With each passing quarter, Chevron (NYSE:CVX) continues to benefit from, and become more dependent upon, its booming shale-drilling business in the Permian Basin. The company is getting much better results than expected from its drilling program there and is generating lots of excess cash flow to reward investors with share repurchases and dividends.
What's even more fascinating about Chevron's strategic plan is that it's also selling assets and keeping capital spending at incredibly low levels. Is the company banking its entire future on shale, or are there other plans in the works? Let's take a look at Chevron's most recent earnings results and see what management was up to this past quarter.
By the numbers
|Metric||Q3 2018||Q2 2018||Q3 2017|
|Revenue||$43.99 billion||$42.2 billion||$36.2 billion|
|Net income||$4.05 billion||$3.41 billion||$1.95 billion|
|Operating cash flow||$9.6 billion||$6.86 billion||$4.87 billion|
Chevron's exploration and production business continues to be the driving force for the company's earnings results, as the company generated more than 83% of its earnings from production. The one thing that stands out in these numbers more than anything else is the decline in international downstream operations, as its earnings were down close to 50% from last year. That's because the company benefited from the sale of its Canadian refining assets this time last year. Chevron also netted a one-time gain of $350 million on the sale of its southern Africa refining, marketing, and lubricant business.
- Chevron's total production for the quarter came in at 2.96 million barrels of oil equivalent per day, up an impressive 8.8% from this time last year. That production increase even included the effects of maintenance shut-ins and asset sales. The driving force for the production gains is from continued ramp-ups at its Gorgon and Wheatstone LNG facilities in Australia and higher production from its shale assets in the Permian Basin.
- Speaking of the Permian, total production there increased 80% year over year to 338,000 barrels of oil equivalent per day. which is more than 100,000 barrels per day higher than management's guidance it set back in March. According to management, it's one year ahead of schedule in its Permian operations and doesn't see a significant slowdown starting any time soon.
- The company announced it had completed the sale of its southern African refining and marketing assets to Glencore and announced it was selling North Sea assets and says it continues to look for buyers for its Central UK North Sea assets. So far, the company has sold $1.9 billion in assets in 2018 and says it's on track for $5 billion to $10 billion in asset sales between 2018 and 2020.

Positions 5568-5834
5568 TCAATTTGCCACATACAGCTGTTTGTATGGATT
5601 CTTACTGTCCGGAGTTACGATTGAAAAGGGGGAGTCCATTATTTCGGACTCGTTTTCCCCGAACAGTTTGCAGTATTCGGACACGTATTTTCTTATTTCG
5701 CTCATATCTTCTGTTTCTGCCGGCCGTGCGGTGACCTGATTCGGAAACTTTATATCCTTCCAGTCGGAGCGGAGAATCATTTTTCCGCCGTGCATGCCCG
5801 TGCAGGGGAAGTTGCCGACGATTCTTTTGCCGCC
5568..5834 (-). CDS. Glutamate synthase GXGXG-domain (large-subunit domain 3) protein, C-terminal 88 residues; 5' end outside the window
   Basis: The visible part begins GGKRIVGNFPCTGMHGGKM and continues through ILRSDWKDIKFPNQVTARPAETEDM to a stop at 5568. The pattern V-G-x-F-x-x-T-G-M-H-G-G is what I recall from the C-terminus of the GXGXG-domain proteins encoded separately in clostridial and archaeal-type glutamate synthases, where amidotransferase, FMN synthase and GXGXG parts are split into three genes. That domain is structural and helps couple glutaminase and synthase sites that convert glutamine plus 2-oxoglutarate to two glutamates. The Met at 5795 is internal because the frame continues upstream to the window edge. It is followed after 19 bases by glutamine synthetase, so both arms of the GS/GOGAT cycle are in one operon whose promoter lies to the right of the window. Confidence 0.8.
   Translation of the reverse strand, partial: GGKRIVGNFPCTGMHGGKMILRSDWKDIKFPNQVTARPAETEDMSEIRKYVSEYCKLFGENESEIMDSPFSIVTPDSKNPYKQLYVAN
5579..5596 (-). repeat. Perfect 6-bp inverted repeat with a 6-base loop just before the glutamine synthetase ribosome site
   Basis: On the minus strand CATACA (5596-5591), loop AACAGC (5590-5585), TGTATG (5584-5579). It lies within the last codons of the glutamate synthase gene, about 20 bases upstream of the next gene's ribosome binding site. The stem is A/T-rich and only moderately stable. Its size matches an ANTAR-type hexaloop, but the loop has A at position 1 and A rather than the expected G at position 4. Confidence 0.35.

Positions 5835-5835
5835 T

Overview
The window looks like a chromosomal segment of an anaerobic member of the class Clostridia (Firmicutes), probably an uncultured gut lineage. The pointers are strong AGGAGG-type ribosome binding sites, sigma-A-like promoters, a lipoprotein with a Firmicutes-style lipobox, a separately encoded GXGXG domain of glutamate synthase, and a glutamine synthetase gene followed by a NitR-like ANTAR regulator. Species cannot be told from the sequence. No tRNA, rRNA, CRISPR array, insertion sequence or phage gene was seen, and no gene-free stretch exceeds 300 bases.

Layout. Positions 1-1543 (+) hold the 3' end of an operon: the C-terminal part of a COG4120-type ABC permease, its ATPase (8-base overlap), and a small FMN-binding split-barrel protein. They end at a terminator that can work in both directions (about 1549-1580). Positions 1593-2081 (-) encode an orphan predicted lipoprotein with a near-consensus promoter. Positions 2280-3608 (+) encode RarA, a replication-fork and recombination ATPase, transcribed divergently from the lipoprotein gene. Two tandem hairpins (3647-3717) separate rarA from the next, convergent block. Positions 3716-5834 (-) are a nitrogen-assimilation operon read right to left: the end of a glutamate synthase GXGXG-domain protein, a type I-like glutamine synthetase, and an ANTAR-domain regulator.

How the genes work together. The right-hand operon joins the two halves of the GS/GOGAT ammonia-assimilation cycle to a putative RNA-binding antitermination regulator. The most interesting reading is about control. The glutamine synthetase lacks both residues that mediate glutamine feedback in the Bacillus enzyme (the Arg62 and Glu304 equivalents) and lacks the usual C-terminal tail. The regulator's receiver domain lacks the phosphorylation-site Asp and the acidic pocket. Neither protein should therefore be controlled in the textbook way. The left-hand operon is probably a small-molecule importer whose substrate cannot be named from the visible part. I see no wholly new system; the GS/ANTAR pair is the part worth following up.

- As part of its share repurchase authorization program, management bought back about $750 million in shares this past quarter. It also had enough free cash flow in the quarter that it was able to pay down about $2.4 billion in debt.
What management had to say
On Chevron's conference call, CFO Patricia Yarrington gave guidance for the year that indicates production will continue to grow in the fourth quarter and boost its yearly totals:
Excluding the impact of asset sales, production growth is currently at 6% relative to full-year 2017 and we expect to end the year closer to a 7% year-on-year increase. Our Permian assets are performing well ahead of guidance.
Also, as part of her concluding remarks, Yarrington laid out what management sees as its value proposition to investors today:
We've had a very solid operating and financial performance so far in 2018, and we expect that performance to continue. We're seeing significant growth in cash generation due to the above-planned production growth, continuing capital and operating expense discipline, and favorable market conditions. As a result, we've been able to grow shareholder distributions and strengthen our balance sheet. We believe that Chevron offers a very attractive offering for investors with oil price levered momentum in the upcycle and low-cost portfolio resilience in the downcycle.
You can read a full transcript of Chevron's conference call.
Can Chevron maintain this strategy for much longer?
With more asset sales in the works and no recent announcements for new major capital projects, Chevron is increasingly depending on its Permian Basin assets to fuel growth for the next several years. So far, that plan is working, because production from the region is growing way faster than management's initial expectations. Getting more out of the Permian without having to increase its capital budget is a large reason the company is throwing off so much cash right now and able to buy back billions in shares.
Investors have to wonder, though, how much longer this will be the status quo. Outside the Permian, its project hopper looks rather small, and it continues to shed downstream assets. Eventually, the company will have to start spending on new developments again. When that happens is anyone's guess, but we'll probably get an update in March at its annual security analyst meeting.